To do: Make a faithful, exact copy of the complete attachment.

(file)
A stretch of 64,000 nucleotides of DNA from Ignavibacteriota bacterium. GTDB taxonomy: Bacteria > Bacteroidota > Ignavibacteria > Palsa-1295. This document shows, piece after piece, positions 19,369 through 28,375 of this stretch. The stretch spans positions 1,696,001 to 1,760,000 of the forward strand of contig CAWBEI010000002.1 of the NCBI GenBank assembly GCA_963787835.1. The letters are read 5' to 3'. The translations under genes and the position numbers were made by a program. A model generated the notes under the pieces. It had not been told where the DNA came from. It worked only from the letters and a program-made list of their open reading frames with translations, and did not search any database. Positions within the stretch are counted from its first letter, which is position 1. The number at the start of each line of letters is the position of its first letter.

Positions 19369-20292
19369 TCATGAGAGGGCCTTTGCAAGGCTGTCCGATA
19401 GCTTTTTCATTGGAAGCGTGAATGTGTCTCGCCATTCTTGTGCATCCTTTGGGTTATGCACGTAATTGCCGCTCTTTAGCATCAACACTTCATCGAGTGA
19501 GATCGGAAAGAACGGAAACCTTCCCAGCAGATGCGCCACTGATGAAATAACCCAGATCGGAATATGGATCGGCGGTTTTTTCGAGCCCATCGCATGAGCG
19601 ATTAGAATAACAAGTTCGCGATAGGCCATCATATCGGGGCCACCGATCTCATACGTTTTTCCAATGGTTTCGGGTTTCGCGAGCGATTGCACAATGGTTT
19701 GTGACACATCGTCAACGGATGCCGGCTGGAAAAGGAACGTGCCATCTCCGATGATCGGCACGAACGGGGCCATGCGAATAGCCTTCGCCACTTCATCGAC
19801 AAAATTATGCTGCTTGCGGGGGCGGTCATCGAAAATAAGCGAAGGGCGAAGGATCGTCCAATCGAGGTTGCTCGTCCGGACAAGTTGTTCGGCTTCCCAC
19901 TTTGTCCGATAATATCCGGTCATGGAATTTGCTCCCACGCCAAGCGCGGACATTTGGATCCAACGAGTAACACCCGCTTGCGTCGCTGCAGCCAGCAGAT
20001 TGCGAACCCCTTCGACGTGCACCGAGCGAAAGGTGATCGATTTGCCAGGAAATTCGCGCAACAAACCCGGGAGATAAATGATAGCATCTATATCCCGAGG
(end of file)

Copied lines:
A stretch of 64,000 nucleotides of DNA from Ignavibacteriota bacterium. GTDB taxonomy: Bacteria > Bacteroidota > Ignavibacteria > Palsa-1295. This document shows, piece after piece, positions 19,369 through 28,375 of this stretch. The stretch spans positions 1,696,001 to 1,760,000 of the forward strand of contig CAWBEI010000002.1 of the NCBI GenBank assembly GCA_963787835.1. The letters are read 5' to 3'. The translations under genes and the position numbers were made by a program. A model generated the notes under the pieces. It had not been told where the DNA came from. It worked only from the letters and a program-made list of their open reading frames with translations, and did not search any database. Positions within the stretch are counted from its first letter, which is position 1. The number at the start of each line of letters is the position of its first letter.

Positions 19369-20292
19369 TCATGAGAGGGCCTTTGCAAGGCTGTCCGATA
19401 GCTTTTTCATTGGAAGCGTGAATGTGTCTCGCCATTCTTGTGCATCCTTTGGGTTATGCACGTAATTGCCGCTCTTTAGCATCAACACTTCATCGAGTGA
19501 GATCGGAAAGAACGGAAACCTTCCCAGCAGATGCGCCACTGATGAAATAACCCAGATCGGAATATGGATCGGCGGTTTTTTCGAGCCCATCGCATGAGCG
19601 ATTAGAATAACAAGTTCGCGATAGGCCATCATATCGGGGCCACCGATCTCATACGTTTTTCCAATGGTTTCGGGTTTCGCGAGCGATTGCACAATGGTTT
19701 GTGACACATCGTCAACGGATGCCGGCTGGAAAAGGAACGTGCCATCTCCGATGATCGGCACGAACGGGGCCATGCGAATAGCCTTCGCCACTTCATCGAC
19801 AAAATTATGCTGCTTGCGGGGGCGGTCATCGAAAATAAGCGAAGGGCGAAGGATCGTCCAATCGAGGTTGCTCGTCCGGACAAGTTGTTCGGCTTCCCAC
19901 TTTGTCCGATAATATCCGGTCATGGAATTTGCTCCCACGCCAAGCGCGGACATTTGGATCCAACGAGTAACACCCGCTTGCGTCGCTGCAGCCAGCAGAT
20001 TGCGAACCCCTTCGACGTGCACCGAGCGAAAGGTGATCGATTTGCCAGGAAATTCGCGCAACAAACCCGGGAGATAAATGATAGCATCTATATCCCGAGG